Wills for Non-Married Couples
Everything will go to your children NOT your partner…
Is this in line with your expectations? Without the appropriate will, the government will make sure all of your wealth passes to your children. If you do not have any children, it will pass down to surviving family members including parents, siblings, aunts, uncles etc.
If you own a property together and the estate is not planned correctly, your partner will either have no home to live in or your children could potentially be disinherited.
Significant Benefits of Using A Flexible Will if You Are Not Married
Control Who Inherits Your Wealth
By utilising trusts within the Will, you can have absolute certainty that your plans for your family will be carried out rather than trusting in an individual who may not follow through on your wishes when it counts.
Prevent Any Risk of Your Children losing out on their inheritance
By protecting your share of the assets within the relationship, you can be certain that YOUR children will be protected in the future and eliminate risk of disinherting them.
Own a Property with A Partner?
A Flexible Will can establish a special type of trust (A Right To Reside Trust) and allow your partner the right to stay in your share of the property for a specified time or event occuring.
Enjoy Maximum Protection for Your Loved Ones
As your children will be beneficiaries to a trust, the assets inherited are protected by a trust and so protects your children from threats to wealth such as divorce, creditor attacks, bankruptcy, poor choices etc.
What Is A Right To Reside Trust?
When the main home is owned jointly there are two seperate ways in which the beneficial ownership can be administrated. The common form of ownership is called Joint Tenancy. Both parties own the property 100% each on a joint and several basis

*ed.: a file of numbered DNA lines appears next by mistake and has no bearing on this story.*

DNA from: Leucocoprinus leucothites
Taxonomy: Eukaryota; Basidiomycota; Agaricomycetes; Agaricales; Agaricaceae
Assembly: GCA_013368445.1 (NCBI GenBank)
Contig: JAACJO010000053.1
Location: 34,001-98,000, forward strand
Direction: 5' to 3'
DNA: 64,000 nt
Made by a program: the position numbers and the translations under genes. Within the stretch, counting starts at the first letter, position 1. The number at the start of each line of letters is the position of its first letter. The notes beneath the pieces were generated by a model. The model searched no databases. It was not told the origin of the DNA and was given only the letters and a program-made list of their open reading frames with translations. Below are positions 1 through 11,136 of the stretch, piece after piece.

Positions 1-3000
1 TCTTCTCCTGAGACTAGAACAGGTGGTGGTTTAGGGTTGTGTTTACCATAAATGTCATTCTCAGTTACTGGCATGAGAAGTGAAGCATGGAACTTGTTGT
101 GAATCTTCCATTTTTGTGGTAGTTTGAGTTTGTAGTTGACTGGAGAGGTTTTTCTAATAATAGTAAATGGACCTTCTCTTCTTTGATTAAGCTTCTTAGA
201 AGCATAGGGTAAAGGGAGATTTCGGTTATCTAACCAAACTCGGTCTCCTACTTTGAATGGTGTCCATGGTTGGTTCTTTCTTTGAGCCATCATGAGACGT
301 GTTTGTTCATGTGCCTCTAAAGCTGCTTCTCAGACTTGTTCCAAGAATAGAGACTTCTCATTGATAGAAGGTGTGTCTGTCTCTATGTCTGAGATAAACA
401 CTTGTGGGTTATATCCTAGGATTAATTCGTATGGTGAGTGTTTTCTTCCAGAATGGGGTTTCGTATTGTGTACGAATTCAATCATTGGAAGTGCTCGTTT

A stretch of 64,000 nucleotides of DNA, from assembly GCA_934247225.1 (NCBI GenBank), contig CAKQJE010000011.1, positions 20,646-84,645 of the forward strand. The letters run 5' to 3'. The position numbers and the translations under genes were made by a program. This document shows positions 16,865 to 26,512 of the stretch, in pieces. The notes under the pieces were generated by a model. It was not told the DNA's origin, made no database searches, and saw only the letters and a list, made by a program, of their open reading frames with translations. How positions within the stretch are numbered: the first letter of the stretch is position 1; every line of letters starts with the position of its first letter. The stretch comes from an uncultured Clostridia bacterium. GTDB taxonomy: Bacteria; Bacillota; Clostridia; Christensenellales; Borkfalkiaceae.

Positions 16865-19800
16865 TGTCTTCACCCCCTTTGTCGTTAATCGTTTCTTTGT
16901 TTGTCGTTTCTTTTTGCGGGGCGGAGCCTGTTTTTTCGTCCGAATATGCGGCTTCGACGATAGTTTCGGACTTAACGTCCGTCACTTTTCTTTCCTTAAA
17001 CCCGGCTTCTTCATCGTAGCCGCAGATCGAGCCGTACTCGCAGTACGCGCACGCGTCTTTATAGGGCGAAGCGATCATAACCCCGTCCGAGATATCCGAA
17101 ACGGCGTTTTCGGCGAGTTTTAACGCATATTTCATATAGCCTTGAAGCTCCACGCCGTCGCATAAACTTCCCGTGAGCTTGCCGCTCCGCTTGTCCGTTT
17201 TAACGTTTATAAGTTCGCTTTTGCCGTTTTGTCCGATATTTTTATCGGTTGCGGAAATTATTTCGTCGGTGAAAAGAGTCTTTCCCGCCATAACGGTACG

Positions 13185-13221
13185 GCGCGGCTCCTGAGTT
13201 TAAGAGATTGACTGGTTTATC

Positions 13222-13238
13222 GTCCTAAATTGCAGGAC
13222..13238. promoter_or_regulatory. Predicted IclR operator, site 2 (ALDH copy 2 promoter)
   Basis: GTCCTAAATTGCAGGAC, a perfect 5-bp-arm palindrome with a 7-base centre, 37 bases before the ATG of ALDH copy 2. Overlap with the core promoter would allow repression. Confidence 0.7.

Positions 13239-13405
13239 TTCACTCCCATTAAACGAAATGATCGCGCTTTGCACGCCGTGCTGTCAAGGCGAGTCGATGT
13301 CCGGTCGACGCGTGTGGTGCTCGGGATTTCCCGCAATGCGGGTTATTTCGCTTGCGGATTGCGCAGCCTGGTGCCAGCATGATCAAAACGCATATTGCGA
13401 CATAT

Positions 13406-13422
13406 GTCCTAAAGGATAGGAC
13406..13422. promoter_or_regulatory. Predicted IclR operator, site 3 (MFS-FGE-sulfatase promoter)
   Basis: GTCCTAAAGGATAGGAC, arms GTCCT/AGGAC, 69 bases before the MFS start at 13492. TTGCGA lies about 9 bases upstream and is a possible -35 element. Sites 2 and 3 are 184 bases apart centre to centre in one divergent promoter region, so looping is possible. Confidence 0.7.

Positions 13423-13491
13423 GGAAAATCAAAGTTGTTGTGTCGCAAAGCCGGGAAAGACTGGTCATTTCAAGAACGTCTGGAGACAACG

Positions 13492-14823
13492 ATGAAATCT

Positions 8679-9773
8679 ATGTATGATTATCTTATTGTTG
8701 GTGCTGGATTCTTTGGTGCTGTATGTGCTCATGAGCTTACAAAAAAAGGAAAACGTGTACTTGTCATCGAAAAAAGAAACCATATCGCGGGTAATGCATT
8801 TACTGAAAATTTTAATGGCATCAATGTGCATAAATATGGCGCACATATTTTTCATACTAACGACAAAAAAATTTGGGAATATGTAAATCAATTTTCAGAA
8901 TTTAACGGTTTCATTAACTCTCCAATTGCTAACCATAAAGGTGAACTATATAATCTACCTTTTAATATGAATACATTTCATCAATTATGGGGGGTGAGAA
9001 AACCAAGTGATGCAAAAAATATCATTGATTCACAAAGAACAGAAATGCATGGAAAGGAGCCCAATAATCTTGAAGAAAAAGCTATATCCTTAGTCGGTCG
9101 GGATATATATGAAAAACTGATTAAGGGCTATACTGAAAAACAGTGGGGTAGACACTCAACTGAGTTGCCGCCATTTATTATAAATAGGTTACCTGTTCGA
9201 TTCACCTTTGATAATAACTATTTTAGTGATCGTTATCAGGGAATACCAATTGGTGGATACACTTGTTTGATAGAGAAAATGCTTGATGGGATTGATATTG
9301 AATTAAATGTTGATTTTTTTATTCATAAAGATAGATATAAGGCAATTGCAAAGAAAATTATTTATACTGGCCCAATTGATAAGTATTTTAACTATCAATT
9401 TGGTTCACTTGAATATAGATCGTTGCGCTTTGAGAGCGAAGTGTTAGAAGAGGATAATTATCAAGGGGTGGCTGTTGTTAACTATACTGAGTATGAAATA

What this means, is that both parties are completly responsible for the whole property, so if one party dies, 100% of the ownership will pass automatically to the surviving owner. That includes all debts and liabilities secured onto the property (which may not be yours but you will still be liable)
With Joint Tenancy, you are not able to distribute any share of wealth unless the joint owner (your partner) dies before you – not exactly an ideal situation right?
The second form of beneficial ownership is known as Tenants in Common. With this form of ownership you own a specific share of the property, normally a 50:50 equal share, but it can be different dependant on the situation.
This tyoe of ownership effectively splits the property ownship into two parts. Each owner, if living in the property can then set up a special type of trust that will allow the surviving owner the right to occupy the share of the deceased owner. So ownership can still go to the children, but use and enjoyment will belong to the surving beneficiary under certain conditions.